I have to be totally honest with you. I love watching Idols. But here’s the catch: I only watch the first-round auditions.
Why? Because once it gets down to the top fifty or whatever I know everyone can sing, and then it’s just boring.
You see, the thing I love most about watching Idols is watching people who think they can sing but really can’t. I mean really, really can’t! That’s the real entertainment! Not the contestants who know they are awful and are just trying their luck for fun, but rather those people who have “delusions of grandeur” – who genuinely think they have what it takes to win the competition and yet seem to have no clue how bad they really sound.
And I always ask myself, “Who encourages these people to audition?” Either they are deaf, really bad friends, or else just too nice to tell the truth! The other question I ask myself is, “How can these contestants be so deluded? Do they honestly think they can sing??” And then the answer hit me.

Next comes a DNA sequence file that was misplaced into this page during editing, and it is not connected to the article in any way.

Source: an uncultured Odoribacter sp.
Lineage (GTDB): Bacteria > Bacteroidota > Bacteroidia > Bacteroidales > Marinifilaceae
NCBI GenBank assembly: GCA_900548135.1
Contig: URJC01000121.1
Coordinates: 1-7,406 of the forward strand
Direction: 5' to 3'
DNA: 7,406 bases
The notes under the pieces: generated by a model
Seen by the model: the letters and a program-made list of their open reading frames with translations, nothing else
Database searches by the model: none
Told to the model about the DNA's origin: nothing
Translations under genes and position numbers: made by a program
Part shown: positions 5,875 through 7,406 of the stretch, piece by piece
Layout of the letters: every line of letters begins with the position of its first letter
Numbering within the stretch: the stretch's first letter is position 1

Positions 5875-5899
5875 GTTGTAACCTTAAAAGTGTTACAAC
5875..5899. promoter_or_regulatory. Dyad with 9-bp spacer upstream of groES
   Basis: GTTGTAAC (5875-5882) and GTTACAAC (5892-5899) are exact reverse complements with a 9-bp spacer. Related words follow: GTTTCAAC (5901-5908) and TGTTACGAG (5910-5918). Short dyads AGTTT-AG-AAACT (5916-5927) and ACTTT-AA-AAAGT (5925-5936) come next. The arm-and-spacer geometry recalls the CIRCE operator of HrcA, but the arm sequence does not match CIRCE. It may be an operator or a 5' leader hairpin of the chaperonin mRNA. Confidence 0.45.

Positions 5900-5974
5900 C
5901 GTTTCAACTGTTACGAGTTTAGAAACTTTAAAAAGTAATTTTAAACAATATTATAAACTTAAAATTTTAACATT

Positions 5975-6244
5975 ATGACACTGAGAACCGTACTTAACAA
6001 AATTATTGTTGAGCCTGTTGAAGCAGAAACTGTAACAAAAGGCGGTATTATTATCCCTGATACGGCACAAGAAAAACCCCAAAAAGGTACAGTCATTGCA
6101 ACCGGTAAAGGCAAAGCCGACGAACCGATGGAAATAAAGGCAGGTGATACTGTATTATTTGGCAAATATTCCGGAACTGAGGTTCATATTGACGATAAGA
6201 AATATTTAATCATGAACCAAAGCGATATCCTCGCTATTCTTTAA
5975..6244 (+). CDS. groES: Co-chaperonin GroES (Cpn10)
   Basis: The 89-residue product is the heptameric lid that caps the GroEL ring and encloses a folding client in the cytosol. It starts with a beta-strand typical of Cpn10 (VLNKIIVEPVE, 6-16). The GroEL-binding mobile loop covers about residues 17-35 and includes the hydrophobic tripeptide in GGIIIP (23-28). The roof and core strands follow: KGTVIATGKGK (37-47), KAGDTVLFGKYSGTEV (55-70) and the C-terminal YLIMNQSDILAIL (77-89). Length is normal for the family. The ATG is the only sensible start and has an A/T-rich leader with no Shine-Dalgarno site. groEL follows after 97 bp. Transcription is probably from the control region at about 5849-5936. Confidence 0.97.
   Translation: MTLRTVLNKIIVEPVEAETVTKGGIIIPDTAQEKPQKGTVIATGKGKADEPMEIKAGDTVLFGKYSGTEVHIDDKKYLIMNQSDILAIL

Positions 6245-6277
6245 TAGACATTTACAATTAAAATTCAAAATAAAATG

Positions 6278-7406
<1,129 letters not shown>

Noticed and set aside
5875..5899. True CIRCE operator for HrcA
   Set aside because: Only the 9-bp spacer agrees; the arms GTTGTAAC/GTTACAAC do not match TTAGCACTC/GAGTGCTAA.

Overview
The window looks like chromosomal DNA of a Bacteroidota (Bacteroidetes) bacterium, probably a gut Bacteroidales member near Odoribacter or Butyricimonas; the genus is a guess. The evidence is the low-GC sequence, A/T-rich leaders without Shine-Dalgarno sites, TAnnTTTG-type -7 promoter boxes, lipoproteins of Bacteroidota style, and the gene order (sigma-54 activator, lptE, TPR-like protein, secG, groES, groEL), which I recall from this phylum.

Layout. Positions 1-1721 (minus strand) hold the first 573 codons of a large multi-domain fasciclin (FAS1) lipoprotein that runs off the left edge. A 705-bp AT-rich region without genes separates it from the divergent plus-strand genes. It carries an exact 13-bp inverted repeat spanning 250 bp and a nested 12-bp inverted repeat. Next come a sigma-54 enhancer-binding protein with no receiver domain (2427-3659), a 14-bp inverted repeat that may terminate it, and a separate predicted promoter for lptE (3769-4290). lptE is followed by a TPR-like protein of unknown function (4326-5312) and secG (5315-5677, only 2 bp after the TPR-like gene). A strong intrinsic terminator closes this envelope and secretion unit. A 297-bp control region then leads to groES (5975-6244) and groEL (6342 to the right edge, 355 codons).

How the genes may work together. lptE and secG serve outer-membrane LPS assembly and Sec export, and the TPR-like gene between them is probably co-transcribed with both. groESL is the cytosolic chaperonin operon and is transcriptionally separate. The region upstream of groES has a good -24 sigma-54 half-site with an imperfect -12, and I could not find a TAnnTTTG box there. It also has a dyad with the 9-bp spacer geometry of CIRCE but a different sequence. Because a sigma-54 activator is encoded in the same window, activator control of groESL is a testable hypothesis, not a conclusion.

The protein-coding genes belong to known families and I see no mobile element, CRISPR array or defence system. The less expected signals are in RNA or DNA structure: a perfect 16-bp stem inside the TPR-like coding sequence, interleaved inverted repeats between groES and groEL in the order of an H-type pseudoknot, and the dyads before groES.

We are all deluded to one extent or another.
We all have blind spots. Things in our life we simply cannot see or choose not to acknowledge. We may believe we are kind, generous, helpful, fabulous etc, but if you had to ask the people around us – the people who actually live or work under the same roof as us, perhaps they would have a very different opinion. And what I’ve found in my own life is that it’s always easier to point out other people’s blind spots then it is to recognise my own.
As human beings we have an infinite capacity for self-deception.
So I guess the big the question is “What are your blind spots?” Don’t know? Well, there is only one way to find out:
Just like the Idols contestants get feedback from the judges, so too should we be open to feedback from others. Not just anybody of course, but people who love us, care for us, and who have our best interests at heart. People who are not afraid to speak the truth.
Of course receiving negative feedback is never easy. It hurts to be told you cannot sing when all this time you thought you were rocking. But at the end of the day, if we can learn to receive feedback graciously and humbly we will be better off for it.